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Extramural Research

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Title of Talk:
Nanoscale Biopolymers With Tunable Properties for Improved Decontamination and Recycling of Heavy Metals

Abstract of Talk:
Heavy metal ions are major sources for pollution of the biosphere and they are usually found as co-contaminants in many superfund sites. Current technologies are inadequate to reduce metal concentrations to acceptable standards and to separate these heavy metals from a waste mixture for potential recycling. Our goal in this work is to develop a technology utilizing nanoscale metal-binding biopolymers with customizable properties for the differential sequestration and recovery of different heavy metals in a mixed-metal waste. Tunable biopolymers based on elastin-like polypeptides (ELP) will be generated to demonstrate this feasibility by specifically incorporating different metal binding domains into ELP biopolymers with dramatically different transition temperatures. Initial feasibility studies will utilize two different ELP building blocks containing either polyhistidine or synthetic phytochelatin as the metal-binding domain. Application of this technology for soil remediation will also be discussed. This technology serves as an example to provide an efficient and non-toxic solution to the removal and separation of heavy metal contamination.

Environmental Applications/Implications:
The biosynthetic approach is environmentally friendly and allows precise and independent control of the length, composition, and charge density of the interacting end blocks and metal-binding domains, thus allowing the flexibility in designing tunable biopolymers that can undergo transition from water-soluble into aggregate forms under a wild-range of conditions and such precise control is valuable to satisfy the needs of different process conditions. Comparing to conventional chemical chelators or chelating polymers, the proposed biopolymers is environmentally friendly since no toxic chemical is required for their synthesis and regeneration can be achieved easily. This strategy if successful, will provide a low-cost and environmentally benign technology for heavy metal removal.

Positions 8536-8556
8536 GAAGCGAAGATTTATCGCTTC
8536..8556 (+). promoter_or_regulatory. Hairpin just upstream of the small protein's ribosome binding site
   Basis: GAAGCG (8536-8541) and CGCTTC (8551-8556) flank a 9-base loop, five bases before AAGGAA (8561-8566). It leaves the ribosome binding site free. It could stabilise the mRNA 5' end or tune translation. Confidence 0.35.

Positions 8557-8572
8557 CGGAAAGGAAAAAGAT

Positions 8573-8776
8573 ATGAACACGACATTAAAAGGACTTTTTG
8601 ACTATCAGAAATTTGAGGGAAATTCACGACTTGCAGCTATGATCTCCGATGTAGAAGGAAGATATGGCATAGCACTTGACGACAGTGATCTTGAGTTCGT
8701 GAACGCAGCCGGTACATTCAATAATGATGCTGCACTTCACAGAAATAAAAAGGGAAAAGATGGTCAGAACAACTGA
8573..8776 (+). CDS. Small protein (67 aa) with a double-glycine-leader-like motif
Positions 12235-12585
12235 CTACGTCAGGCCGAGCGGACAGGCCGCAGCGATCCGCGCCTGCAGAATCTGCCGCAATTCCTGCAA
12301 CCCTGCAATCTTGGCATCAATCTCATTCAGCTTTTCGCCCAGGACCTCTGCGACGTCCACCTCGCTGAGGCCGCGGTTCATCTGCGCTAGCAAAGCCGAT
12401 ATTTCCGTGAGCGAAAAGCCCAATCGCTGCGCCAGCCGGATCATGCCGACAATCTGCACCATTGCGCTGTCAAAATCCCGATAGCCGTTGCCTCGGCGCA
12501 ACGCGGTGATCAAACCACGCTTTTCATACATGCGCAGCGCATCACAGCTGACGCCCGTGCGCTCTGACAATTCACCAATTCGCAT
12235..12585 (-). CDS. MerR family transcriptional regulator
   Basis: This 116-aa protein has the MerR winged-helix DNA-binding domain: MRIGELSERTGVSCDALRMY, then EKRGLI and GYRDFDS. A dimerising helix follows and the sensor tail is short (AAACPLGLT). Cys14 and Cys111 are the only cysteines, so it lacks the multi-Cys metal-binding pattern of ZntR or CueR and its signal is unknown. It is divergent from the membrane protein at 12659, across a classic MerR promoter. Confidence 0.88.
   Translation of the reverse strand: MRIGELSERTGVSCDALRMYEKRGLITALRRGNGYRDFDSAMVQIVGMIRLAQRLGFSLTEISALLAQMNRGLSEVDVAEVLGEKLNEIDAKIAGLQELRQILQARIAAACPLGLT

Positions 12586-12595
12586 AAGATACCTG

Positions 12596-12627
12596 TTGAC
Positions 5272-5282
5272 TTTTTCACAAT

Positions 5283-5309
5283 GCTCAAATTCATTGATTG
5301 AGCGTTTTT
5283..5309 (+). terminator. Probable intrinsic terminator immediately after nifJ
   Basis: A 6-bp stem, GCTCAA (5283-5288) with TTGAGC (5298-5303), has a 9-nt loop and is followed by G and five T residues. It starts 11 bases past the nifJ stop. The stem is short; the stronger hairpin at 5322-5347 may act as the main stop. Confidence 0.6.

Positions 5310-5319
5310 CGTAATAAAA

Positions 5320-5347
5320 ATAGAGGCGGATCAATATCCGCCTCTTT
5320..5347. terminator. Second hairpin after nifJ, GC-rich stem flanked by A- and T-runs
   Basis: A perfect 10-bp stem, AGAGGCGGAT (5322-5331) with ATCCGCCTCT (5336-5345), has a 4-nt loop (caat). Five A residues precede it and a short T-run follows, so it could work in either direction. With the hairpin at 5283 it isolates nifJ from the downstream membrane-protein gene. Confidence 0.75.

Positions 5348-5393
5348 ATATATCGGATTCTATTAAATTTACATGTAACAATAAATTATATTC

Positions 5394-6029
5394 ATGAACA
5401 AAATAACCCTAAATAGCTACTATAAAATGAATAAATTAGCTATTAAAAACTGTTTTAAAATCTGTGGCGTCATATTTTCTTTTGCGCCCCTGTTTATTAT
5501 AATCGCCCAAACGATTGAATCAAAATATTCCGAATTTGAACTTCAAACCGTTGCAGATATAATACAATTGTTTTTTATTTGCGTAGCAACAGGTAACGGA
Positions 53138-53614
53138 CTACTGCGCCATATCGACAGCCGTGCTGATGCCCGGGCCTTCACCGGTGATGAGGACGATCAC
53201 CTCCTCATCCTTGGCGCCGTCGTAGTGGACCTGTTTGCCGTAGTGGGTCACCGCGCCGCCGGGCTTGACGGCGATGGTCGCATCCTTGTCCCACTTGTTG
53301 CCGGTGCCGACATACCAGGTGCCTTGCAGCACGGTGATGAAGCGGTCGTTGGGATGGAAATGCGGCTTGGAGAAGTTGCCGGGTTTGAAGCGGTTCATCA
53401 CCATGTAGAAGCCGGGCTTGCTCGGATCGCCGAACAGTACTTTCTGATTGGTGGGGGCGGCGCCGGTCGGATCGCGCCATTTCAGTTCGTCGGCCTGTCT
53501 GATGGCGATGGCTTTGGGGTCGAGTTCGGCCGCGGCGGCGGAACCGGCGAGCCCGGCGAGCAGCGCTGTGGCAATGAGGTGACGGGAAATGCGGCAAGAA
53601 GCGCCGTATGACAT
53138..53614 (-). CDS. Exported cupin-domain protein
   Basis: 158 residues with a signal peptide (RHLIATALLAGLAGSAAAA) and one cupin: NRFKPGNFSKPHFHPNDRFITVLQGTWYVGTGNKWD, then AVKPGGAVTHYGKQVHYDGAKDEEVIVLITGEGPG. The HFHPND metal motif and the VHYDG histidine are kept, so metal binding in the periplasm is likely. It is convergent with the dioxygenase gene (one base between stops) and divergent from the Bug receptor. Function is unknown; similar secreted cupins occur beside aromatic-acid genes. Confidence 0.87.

Success Stories:
A new paper describing the use of a mercury-specific biopolymer for the selective removal of mercury from contaminated water has just appeared in Environmental Science and Technology. This new technology has been highlighted by Science News and by the Technology Solution section of Environmental Science and Technology.

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